Christianity Made Me into a Nihilist, Pt. Three
I spent about a decade searching and tracing and rooting out what derived meaning from Christianity, while also tracing what failed to derive meaning from Christianity, and therefore was meaningless, and to be cast off and forgotten. Perhaps my entire life during this time, and my entire theological system that it produced, could be defined in this way. I was laboring to believe the truth of Christianity that God had revealed, coming to me in the Bible, and to live in light of it—and this meant learning what God did and did not value, and bringing my thoughts and actions into submission. God is ultimate, and whatever God values is ultimately valuable, while whatever God rejects is ultimately worthless. In striving to follow Jesus, I was striving to see and feel and live according to what God valued. This invested some things with ultimate and eternal worth, while showing others to be, in sharp contrast, fleeting and inconsequential.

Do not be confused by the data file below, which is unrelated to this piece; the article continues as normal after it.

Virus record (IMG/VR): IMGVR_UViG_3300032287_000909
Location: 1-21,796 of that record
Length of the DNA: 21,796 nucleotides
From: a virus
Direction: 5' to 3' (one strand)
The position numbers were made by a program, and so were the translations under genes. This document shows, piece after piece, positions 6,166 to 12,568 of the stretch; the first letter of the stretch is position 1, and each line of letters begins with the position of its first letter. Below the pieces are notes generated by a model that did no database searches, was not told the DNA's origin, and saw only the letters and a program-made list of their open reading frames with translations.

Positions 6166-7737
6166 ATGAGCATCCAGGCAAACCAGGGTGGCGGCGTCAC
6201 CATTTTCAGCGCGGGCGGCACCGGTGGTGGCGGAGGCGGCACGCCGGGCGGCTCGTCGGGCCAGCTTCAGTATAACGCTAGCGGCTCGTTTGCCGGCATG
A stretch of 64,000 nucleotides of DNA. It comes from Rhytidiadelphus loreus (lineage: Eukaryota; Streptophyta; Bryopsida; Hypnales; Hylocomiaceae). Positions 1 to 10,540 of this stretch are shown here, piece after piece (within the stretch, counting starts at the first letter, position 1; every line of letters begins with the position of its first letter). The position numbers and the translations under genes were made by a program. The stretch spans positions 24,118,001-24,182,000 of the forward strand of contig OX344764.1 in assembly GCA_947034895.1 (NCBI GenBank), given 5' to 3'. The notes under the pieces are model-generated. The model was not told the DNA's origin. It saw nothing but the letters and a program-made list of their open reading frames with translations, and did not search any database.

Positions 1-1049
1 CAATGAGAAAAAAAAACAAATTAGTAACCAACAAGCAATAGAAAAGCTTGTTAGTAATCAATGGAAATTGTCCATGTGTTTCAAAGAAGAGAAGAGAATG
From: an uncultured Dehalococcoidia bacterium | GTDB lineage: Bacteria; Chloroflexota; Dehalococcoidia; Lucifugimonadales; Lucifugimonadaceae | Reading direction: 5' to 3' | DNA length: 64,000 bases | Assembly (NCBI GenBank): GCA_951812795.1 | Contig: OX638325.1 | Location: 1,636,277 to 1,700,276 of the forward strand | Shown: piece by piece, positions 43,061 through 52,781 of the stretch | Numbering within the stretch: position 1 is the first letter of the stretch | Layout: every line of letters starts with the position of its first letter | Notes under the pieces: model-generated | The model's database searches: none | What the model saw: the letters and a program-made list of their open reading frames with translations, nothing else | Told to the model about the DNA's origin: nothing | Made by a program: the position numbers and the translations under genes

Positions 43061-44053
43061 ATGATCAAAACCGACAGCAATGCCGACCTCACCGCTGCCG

This determination rested solely upon God. The feelings in my stomach or the ideals popular in my culture were perfectly irrelevant.
Now that I’m left with only the latter—only gut feelings, and a buffet of cultural values—I see quite vividly how there is no ultimate meaning to life or any of its constituent parts. I had learned very well, and internalized very deeply, that human feelings don’t justify such universal concepts. (And the addition of lots of human feelings together doesn’t change this.) The sort of deep and spiritual meaning that could be grounded in a God simply does not exist.
And yet that’s the sort of meaning that all my unbelieving friends still want to believe in. I’m happy for them, and don’t particularly want to burst bubbles. But as for myself, I know better.